FL Late Blight update, Feb 7th 2012

Late blight is now showing up in multiple locations in all west coast tomato and potato production areas.  Incidence and severity is moderate to high in some locations.

Growers would be well advised to scout susceptible crops carefully as the weather forecast for next several days (high humidity - cloudy weather with possibility of showers along with with cool nights and warm days) will be conducive to disease development.

The disease can spread quickly and devastate a tomato or potato field within a few weeks if not properly controlled.

The disease thrives under cool wet conditions. Temperatures between 50 and 80 F combined with moist conditions such as rain, fog, heavy dews, or relative humidity above 90 percent are conducive for disease development.   Night temperatures in the mid-fifties with daytime temperatures from the mid-fifties to mid-seventies are ideal for this disease.

Since the disease can spread so rapidly, growers should scout their fields thoroughly each day, especially when cool and wet conditions conducive to disease development prevails.

Late blight symptoms on leaves appear as irregularly shaped brown to purplish lesions with indefinite border lesions that can span veins. The lesions may be seen any time of day, on any stage of plant growth and on leaves of any age.  Velvety, white fungal growth may appear on the lower surface of affected leaflets early in the morning before leaves dry and/or in the lower canopy.

On stems, purplish lesions may be found anywhere on the stem.  Cottony, white growth of fungus on stems with lesions can often be seen early in the morning and/or in the lower canopy.  Stems with lesions are brittle and break easily. Lesions are confined to epidermis and cortex.  Leaf rolling and wilting is often associated with stem lesions and purpling of leaflets may occur in some varieties.

See attached photos of symptoms provided courtesy of Dr Gary Vallad, Plant Pathologist at UF/IFAS GCREC in Balm. Photos coming soon.

Begin a spray program with fungicides if late blight is in your area or weather conditions are suitable for late blight development. At harvest, potato growers should kill infected foliage to minimize tuber infection.

I have seen a lot of freeze damaged abandon crops and or double crops
with numerous tomato volunteers - these can serve as a source of
inoculum of late blight and many otehr diseases and insects.  These
should be destroyed to protect nearby crops

Tomato growers should purchase disease-free transplants. Observe your fields thoroughly each day, especially when cool and wet weather prevails.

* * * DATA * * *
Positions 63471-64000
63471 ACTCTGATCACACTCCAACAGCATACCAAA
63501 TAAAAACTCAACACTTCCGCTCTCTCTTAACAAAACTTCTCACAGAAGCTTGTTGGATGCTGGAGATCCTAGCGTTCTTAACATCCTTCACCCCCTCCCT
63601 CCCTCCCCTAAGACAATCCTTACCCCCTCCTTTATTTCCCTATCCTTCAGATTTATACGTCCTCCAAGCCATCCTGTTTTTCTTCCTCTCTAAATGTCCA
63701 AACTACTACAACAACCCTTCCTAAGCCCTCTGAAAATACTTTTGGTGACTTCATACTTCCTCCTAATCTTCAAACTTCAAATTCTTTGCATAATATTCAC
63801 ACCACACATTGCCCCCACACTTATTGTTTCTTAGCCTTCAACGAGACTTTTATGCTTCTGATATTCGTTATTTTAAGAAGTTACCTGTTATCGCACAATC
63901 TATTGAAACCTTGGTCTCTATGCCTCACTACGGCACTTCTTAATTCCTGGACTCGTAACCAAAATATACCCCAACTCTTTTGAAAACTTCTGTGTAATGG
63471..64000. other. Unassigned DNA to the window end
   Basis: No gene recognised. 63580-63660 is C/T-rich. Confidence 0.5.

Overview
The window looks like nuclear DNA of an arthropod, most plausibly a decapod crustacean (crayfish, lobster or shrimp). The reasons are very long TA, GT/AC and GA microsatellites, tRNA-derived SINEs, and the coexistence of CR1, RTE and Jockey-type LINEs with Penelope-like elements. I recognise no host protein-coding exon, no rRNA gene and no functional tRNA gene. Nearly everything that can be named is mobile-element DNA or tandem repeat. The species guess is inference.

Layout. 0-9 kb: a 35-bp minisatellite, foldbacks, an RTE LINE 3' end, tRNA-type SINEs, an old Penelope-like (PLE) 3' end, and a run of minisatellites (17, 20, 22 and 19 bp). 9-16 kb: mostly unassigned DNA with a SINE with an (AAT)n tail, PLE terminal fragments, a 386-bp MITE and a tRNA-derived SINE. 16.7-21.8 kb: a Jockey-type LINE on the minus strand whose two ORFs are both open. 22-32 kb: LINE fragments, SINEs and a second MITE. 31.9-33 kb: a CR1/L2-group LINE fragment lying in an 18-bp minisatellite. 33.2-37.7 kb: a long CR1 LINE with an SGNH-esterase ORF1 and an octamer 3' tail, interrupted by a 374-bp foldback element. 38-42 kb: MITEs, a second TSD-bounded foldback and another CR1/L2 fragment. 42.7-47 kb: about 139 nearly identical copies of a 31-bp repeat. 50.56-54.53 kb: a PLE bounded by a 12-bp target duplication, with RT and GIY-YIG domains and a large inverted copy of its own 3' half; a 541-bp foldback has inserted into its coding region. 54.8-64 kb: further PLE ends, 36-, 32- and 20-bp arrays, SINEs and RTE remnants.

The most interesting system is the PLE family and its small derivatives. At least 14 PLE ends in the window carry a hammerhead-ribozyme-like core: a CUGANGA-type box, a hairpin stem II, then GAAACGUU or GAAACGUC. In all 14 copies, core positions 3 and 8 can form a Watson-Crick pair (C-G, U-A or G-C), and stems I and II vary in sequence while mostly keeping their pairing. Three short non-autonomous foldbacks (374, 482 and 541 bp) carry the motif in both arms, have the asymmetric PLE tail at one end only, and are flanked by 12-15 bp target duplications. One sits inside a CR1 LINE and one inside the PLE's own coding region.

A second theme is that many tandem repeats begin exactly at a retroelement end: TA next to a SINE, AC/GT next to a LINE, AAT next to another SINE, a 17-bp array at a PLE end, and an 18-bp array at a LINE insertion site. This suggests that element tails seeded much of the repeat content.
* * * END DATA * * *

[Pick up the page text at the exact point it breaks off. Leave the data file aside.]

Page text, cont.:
Currently, fungicides are the most effective means of controlling late blight and will remain the primary tool until cultivars with resistance to this disease become available. Fungicides slow the rate at which the disease develops in the field by creating a protective barrier on the foliage.

Just applying a chemical, however, does not necessarily equate with effective disease control. Relative effectiveness of a product, coverage, and timing must be factored into the equation for maximum benefit.

Numerous fungicide products are registered for late blight control.
Protectants, as the name implies, protect foliage from infection by spores.
Protectant chemicals must be well distributed over the leaf surface and must be applied before spores land on leaves.  They are ineffective against established infections.

Systemic products become distributed locally within plant tissues and protect foliage from infection by spores. They may kill some established infections and may suppress production of new spores.  Even a short break in spray schedules, despite what is said regarding some of the newer fungicides, can result in a dramatic increase in blight when conditions are conducive to disease development.

Here are some choices for late blight control

Curzate 60DF, Previcur Flex, Revus Top, Ranman, Acrobat 50WP, Headline, Amistar,  Tanos, Gavel, phosponics,

Use these in a resistance management program, i.e., always mix with a protectant fungicide (e.g., EBDC or chlorothalonil-based products) and never apply consecutive treatments of the same product.

Consult current UF/IFAS recommendations for labeled fungicides for the control of late blight.

Hope this helps.


All the best

Gene

Gene McAvoy
County Extension Director
Regional Vegetable Agent IV
UF/IFAS Hendry County Extension
PO Box 68
LaBelle, Florida 33975

863-674-4092 office
863-673-5939 cell
gmcavoy@ifas.ufl.edu

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